Survivors of four-way intersection accidents say, "I never saw it coming." Roundabouts always make you see it coming. It's really just that simple.
I dug further onto this phenomenon when reading an interview with Tom Vanderbilt, author of Traffic: Why We Drive the Way We Do (and What It Says About Us). A crisp 275 (e-)pages, it's a traffic nerd's wet dream. He says that when we drive, we're using hundreds of discrete skills while traveling at speeds beyond what our evolutionary history would suggest we're capable of. While were doing this, we're also making predictions about what other drivers are about to do.
I came away from this book astonished that we all haven't wiped each other out in crashes, given what we have to do behind the wheel second by second. And that brings us back to roundabouts and why, in Vanderbilt’s words, they work: "Roundabouts feel dangerous because of all the work one has to do, like looking for an opening, jockeying for positioning. But it’s precisely because we have to do all that, and because of the way roundabouts are designed, that we have to slow down."
Sailing through a big intersection feels deceptively safe, he says, because the driver is able to put his brain on hold. But those same intersections contain so many more chances for what engineers call "conflict" and at much higher speeds.
The facts matter: There's overwhelming evidence pointing to a decrease in pedestrian / auto accidents at intersections with roundabouts.
It saddens me to recall the woman who spoke at that town hall meeting of watching her child fly through the air and land against the curb. The kid was struck while trying to cross the street and received multiple serious injuries, she said.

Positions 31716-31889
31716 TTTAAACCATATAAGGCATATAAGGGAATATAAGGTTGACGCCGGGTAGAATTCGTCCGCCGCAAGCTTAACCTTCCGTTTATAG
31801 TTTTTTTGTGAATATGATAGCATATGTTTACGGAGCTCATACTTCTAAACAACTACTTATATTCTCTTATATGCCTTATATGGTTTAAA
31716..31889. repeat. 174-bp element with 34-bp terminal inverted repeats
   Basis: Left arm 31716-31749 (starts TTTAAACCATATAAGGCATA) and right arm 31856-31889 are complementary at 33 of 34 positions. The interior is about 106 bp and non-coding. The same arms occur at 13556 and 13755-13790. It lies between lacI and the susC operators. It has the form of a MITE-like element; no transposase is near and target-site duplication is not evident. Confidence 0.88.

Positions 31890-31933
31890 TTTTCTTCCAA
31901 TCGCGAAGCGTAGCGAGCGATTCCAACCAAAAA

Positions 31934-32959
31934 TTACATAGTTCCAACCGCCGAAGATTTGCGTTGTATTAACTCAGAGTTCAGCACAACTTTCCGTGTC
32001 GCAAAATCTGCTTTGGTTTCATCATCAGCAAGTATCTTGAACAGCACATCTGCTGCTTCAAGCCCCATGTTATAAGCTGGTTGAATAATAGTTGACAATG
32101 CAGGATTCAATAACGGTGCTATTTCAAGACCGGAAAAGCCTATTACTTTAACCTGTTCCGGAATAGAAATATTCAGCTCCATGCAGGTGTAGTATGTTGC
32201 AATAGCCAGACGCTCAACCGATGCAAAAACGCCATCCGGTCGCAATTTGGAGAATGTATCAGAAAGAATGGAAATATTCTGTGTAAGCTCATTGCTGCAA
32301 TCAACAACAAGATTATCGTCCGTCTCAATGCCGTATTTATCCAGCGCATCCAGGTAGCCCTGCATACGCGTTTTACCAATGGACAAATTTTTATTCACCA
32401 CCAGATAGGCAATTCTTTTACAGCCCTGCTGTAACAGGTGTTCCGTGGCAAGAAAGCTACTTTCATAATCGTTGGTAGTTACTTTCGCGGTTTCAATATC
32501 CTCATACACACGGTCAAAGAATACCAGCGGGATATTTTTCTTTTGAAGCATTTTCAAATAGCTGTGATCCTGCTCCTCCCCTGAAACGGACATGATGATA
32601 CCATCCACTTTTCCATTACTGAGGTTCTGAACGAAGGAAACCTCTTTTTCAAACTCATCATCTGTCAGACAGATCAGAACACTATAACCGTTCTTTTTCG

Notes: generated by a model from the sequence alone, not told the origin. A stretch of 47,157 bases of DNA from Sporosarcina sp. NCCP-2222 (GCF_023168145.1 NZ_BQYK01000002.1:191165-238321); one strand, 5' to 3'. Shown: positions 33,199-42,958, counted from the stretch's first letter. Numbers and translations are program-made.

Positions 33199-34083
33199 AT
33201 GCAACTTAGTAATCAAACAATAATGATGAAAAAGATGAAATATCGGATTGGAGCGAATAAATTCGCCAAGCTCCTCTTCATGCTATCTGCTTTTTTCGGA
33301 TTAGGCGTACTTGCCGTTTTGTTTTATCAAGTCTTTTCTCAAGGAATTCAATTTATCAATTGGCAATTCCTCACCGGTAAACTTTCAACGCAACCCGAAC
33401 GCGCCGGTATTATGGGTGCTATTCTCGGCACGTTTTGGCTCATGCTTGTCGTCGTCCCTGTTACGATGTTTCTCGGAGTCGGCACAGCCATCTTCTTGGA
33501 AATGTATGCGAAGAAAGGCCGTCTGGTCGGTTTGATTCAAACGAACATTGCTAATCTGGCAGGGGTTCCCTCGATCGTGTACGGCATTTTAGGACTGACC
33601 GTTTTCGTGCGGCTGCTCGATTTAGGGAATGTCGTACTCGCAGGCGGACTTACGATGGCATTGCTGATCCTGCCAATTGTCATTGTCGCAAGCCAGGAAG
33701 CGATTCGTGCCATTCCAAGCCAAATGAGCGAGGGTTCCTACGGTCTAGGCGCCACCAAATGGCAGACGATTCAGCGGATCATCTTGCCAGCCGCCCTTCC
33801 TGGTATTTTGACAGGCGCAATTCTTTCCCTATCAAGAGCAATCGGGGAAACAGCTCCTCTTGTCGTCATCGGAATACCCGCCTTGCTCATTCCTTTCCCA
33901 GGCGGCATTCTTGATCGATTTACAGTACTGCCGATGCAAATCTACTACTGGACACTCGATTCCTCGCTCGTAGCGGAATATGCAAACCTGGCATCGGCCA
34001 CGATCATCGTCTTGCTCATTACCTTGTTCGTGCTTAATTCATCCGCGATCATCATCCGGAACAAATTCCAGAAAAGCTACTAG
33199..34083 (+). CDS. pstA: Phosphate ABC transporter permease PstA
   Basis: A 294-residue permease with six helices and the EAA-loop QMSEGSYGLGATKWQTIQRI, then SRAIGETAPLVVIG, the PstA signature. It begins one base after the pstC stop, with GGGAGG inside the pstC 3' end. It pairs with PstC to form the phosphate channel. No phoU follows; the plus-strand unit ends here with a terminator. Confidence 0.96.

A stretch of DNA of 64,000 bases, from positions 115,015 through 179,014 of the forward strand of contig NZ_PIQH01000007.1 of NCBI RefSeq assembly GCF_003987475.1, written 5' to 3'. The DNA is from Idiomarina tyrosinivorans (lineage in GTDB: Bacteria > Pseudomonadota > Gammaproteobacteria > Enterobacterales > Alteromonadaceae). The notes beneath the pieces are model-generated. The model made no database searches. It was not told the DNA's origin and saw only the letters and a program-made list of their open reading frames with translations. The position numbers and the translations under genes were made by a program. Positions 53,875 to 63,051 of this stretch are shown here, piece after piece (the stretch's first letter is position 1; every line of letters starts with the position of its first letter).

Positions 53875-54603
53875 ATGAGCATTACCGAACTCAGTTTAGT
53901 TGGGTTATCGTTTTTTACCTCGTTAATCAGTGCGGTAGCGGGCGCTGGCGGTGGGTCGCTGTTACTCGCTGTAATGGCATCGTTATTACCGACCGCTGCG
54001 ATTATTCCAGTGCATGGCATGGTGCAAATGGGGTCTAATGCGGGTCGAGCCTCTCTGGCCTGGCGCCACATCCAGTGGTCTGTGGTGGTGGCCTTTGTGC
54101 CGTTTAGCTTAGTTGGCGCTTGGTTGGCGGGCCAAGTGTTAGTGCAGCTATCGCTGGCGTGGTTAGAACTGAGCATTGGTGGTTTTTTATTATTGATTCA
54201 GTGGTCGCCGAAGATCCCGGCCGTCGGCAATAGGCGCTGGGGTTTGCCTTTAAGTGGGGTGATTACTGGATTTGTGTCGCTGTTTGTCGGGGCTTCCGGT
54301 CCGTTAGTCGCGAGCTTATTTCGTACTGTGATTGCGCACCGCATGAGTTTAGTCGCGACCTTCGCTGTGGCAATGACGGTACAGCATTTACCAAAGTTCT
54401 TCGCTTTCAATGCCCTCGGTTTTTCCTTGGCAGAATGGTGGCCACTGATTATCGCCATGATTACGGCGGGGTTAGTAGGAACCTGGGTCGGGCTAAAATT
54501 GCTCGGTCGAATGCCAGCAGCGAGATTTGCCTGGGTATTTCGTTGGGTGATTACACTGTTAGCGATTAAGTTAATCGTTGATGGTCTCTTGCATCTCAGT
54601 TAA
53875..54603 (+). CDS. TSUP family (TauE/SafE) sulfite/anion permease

Vanderbilt says reckless driving traces back to a rising narcissism in American culture. People are more willing to posit that if they ruled the world, it would be a better place. "Traffic is filled with people who think that roads belong only to them—it’s MySpace—that being inside the car absolves them from any obligation to anyone else." That, my friends, is the melody underneath the opposition at these town hall meetings.
Here's another perk in the plus column: Roundabouts decrease air pollution in the immediate vicinity. Vehicles (especially those with some miles on them), pollute most at a dead stop. Think of San Mateo and Montgomery and the enormous accumulation of emissions from the many autos at idle there. The engineering company hired to assess the energy impact predicts a 42 percent drop in air pollution in the area and a 30 percent savings in gas, since we use more fuel from a dead stop.
Mark my words: This Rio Grande argument is long from over. The next fight will be about public art in the roundabout. Want proof? Pull up your search engine, and type the words "roundabout art controversy.”
Gene Grant is host of "New Mexico in Focus" on KNME. He is grateful this part of the country has nothing to do with those terrifying traffic circles seen back East and in Europe.
The opinions expressed are solely those of the author.